April 26

Portrait of Frederick Law Olmsted, c. 1880
Portrait of Frederick Law Olmsted, c. 1880. Photo by MPI/Archive Photos Collection/Getty Images (cropped)

Frederick Law Olmsted (1822 - 1903)
"Preserving wild places is different from crafting urban spaces," asserts Olmsted biographer Justin Martin in Genius of Place (2011), "and it's a vital Olmsted role that is often overlooked." Frederick Law Olmsted was more than the Father of Landscape Architecture—he was also one of America's first environmentalists.

Ieoh Ming Pei (1917 - )
Chinese-born I.M. Pei may be best known in Europe for the Louvre Pyramid that shocked all of Paris. In the U.S. the Pritzker Laureate has become part of the fabric of American architecture—and forever loved for the Rock and Roll Hall of Fame and Museum in Cleveland, Ohio.

I.M. Pei Facts and Photos >

Peter Zumthor (1943 - )
Like Jacques Herzog, Zumthor is Swiss, born in April, and has won a Pritzker Architecture Prize. The comparisons may end there. Peter Zumthor creates designs without the spotlight.

April 28

Ornate pyramid tower atop the LA Public Library designed by Goodhue
Ornate Pyramid Tower Atop the LA Public Library Designed by Goodhue. Photo © Michael Jiroch, MikeJiroch via Wikimedia Commons, Creative Commons Attribution-Share Alike 3.0 Unported license (CC BY-SA 3.0)

Bertram Grosvenor Goodhue (1869 - 1924)
Lacking formal architectural training, Goodhue apprenticed under one of the most noted 19th century American architects, James Renwick, Jr. (1818–1895). Goodhue's interest in artistic details combined with Renwick's influence for building solid, public venues gave the United States some of its most interesting turn-of-the-century architecture. Bertram Goodhue might be an unknown name to the casual observer, but his influence on American architecture is still visible.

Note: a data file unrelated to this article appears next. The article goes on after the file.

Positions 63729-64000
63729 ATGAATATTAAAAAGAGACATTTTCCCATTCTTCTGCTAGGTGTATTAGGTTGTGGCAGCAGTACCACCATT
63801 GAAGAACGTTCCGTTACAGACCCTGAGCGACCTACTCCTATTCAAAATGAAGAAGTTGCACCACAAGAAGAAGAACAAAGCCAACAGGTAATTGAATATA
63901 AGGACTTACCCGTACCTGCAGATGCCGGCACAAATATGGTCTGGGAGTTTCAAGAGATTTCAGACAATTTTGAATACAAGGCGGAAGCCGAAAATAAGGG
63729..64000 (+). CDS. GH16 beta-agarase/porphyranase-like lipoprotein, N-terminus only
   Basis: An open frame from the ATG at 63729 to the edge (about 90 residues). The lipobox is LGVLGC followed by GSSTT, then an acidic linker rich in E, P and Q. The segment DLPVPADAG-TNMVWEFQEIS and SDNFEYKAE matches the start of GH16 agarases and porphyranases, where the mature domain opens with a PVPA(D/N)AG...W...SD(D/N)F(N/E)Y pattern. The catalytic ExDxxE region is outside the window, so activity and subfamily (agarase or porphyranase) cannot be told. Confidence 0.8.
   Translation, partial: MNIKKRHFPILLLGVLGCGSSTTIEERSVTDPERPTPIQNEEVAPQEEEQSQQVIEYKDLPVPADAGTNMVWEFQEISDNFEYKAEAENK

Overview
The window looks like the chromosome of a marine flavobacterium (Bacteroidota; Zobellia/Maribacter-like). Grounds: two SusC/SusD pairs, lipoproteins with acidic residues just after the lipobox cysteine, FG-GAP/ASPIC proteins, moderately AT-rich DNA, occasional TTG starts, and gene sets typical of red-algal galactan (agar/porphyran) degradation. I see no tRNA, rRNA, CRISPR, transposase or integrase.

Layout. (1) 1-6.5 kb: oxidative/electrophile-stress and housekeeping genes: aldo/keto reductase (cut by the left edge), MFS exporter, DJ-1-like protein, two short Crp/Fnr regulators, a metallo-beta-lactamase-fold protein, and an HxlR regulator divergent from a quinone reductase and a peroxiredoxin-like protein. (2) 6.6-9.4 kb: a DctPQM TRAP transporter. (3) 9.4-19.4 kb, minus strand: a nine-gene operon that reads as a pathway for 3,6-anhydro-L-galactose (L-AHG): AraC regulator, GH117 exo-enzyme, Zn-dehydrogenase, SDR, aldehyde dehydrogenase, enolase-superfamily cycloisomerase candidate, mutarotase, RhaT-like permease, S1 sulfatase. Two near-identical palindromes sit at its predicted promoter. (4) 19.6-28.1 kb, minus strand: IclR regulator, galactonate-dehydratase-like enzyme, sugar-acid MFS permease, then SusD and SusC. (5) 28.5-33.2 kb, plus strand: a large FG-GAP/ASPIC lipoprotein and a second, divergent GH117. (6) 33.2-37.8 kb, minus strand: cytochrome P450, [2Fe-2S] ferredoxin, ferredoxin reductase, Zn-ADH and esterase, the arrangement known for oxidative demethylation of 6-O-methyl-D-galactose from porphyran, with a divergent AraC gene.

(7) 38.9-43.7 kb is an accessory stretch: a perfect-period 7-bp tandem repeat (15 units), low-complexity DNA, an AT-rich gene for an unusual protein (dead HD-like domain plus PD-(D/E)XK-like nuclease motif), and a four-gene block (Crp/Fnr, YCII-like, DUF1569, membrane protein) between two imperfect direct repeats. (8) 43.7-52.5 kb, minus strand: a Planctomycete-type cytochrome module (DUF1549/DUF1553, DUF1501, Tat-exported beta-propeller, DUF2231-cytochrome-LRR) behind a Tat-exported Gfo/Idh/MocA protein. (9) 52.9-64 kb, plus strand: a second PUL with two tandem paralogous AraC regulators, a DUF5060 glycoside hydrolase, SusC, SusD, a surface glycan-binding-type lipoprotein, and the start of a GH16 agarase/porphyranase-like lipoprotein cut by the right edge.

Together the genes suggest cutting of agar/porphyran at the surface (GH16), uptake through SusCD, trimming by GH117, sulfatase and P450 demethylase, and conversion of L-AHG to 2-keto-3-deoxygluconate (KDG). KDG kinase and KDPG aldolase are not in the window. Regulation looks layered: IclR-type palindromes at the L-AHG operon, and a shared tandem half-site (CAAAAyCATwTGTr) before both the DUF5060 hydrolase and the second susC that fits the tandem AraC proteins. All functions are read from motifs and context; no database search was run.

April 30

Gothic-style dorms on Duke's west campus, designed 1938 by Julian Abele
Gothic-style dorms on Duke's west campus, designed 1938 by Julian Abele. Gothic-style dorms on Duke's west campus, designed 1938 by Julian Abele. Photo by Bluedog423 via Wikimedia Commons, released into the public domain.

Julian Abele (1881 - 1950)
Some sources put Abele's birth date as April 29, which, for an African-American born so soon after the American Civil War, would not be the only slight Abele would endure in his lifetime. The highly-educated Julian Abele allowed the Philadelphia office of the less-educated Horace Trumbauer to thrive, even during the Great Depression. The establishment of Duke University had a lot to do with the firm's prosperity.